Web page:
Historical background of the Indian Constitution

    British came to India in 1600 as traders, with the name East India Company
    They got the trading right by Queen Elizabeth I
    In 1765, they got the Diwani right of Bengal, Bihar and Orissa.

    Q: What is Diwani right?
    A: Right over revenue and civil justice.

    With 1858 Sepoy Mutiny, the British got direct responsibility for the governance of India and it continued till August 15, 1947.

    With Independence, there came a need for the constitution. In 1934, M n Roy suggested a constituent assembly, which was formed in 1946 and then constitution was formed and came into being on 26 January 1950.

    We have to note that the makers of the Indian constitution extracted ideas for framing our constitution, from other countries and it also had roots in the British rule.

    Now, let's discuss the acts and rules during the British rule and what aspects of those rules influenced our present day constitution.

    The British rule in India was divided into two phases -
    1. The Company rule from 1773 to 1858
    2. The Crown rule from 1858 to 1947

    Company rule 1773 - 1858

    During the company rule we have four rules or acts 
    1. Regulating act of 1773
      • Foundation of central administration in India
      • Establishment of Supreme court
      • Appointment of Chief Justice
    2. Pitt's India act of 1784
      • Amending the acts
    3. Charter act of 1833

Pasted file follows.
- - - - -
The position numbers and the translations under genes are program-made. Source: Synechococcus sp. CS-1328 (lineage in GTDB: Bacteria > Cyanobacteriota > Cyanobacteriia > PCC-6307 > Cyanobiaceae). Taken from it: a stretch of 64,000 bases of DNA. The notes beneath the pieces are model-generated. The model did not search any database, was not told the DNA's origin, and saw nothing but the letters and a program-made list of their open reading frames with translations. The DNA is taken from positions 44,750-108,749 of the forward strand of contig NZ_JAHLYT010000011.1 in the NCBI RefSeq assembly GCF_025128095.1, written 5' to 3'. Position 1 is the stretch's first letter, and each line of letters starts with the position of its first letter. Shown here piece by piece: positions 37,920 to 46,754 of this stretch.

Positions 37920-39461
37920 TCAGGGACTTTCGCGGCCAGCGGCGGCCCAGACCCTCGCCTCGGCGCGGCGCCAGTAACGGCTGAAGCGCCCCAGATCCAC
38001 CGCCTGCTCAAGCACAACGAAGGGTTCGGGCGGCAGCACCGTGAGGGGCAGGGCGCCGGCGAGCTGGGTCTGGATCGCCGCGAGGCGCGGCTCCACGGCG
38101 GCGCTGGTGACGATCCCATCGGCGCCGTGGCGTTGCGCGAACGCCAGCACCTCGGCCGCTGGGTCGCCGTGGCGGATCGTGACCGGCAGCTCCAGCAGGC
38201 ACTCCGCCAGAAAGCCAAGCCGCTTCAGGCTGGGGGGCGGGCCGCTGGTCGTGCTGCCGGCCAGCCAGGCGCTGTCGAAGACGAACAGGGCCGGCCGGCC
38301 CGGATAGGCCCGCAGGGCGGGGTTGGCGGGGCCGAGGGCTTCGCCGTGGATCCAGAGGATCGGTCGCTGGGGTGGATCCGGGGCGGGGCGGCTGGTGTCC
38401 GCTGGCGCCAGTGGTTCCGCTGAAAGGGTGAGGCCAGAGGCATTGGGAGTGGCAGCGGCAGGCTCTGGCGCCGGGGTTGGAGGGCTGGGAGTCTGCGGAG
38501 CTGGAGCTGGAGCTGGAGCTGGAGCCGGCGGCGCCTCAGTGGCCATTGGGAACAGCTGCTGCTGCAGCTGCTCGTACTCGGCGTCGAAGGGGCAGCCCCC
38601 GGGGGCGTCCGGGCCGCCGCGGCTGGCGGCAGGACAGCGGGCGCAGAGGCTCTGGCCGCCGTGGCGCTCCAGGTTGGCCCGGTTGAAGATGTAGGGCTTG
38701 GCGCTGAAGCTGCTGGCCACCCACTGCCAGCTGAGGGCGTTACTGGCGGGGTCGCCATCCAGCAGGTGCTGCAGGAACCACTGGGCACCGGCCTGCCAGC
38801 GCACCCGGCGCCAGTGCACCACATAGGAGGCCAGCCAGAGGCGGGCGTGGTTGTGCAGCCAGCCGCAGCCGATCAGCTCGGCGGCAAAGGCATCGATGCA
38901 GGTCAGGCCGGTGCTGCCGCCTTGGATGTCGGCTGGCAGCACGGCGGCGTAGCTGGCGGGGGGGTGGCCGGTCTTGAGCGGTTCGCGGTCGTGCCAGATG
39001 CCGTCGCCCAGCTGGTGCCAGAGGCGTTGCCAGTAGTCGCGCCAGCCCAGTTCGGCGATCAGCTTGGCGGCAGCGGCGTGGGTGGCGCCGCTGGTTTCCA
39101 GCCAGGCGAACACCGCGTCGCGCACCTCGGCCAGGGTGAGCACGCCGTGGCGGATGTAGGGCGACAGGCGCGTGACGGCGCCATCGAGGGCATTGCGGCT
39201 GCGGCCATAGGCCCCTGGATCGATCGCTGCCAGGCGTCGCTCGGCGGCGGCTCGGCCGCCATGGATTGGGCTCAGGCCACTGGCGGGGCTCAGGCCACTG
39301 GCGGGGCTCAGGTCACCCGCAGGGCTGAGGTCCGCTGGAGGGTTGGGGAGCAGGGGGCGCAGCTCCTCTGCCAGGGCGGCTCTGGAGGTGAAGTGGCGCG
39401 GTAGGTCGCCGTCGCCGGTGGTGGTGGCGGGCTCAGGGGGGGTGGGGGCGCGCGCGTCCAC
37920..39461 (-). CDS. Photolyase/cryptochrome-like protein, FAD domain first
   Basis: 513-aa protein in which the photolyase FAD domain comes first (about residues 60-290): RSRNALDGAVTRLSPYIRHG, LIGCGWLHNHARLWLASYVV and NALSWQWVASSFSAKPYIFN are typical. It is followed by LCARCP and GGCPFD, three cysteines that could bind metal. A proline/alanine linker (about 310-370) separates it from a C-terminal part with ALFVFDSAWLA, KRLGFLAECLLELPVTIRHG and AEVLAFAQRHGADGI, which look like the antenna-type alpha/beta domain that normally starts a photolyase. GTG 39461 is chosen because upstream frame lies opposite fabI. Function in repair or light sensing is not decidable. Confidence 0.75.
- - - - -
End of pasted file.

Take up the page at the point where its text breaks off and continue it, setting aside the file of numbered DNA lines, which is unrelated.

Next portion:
• Legislative powers
    4. Charter Act of 1853
      • Separating legislative and executive powers
      • Open competition system of selection of civil servants
      • Local representation in Indian Legislative council

    Crown rule 1858 - 1947

    During the crown rule there were five rules that were followed
    1. Government of India Act 1858
      • New office of Secretary of State for India vested with complete authority and control over Indian administration
    2. Indian Councils act of 1861, 1892, 1909
      • Decentralisation of Power
      • Portfolio system
      • Issuing ordinances
      • Indian council act of 1909 is also called Minto - Marley reforms
    3. Government of India act 1919
      • Formation of Upper House
      • Lower House
      • Elections
      • Central Public service Commission
      • Simon commission and Communal award comes under the Govt. of India act 1919
    4. Government of India act 1935
      • Division of power between the centre and the state
      • Appointment of governor
      • Separate electorates for depressed classes, women and labour
      • Establishment of RBI
      • Setting up Federal court
    5. India Independence act 1947
    Now we will see the inspiration from other countries for our constitution
    1.  Fundamental rights - USA
    2. The Parliamentary system of government - UK
    3. Directive Principles of state policy - IRELAND
    4. Emergency Provisions - GERMANY
    5. Amendment procedures - SOUTH AFRICA
    6. Preamble to the Indian constitution - FRANCE
    7. Federal model of Governance - CANADA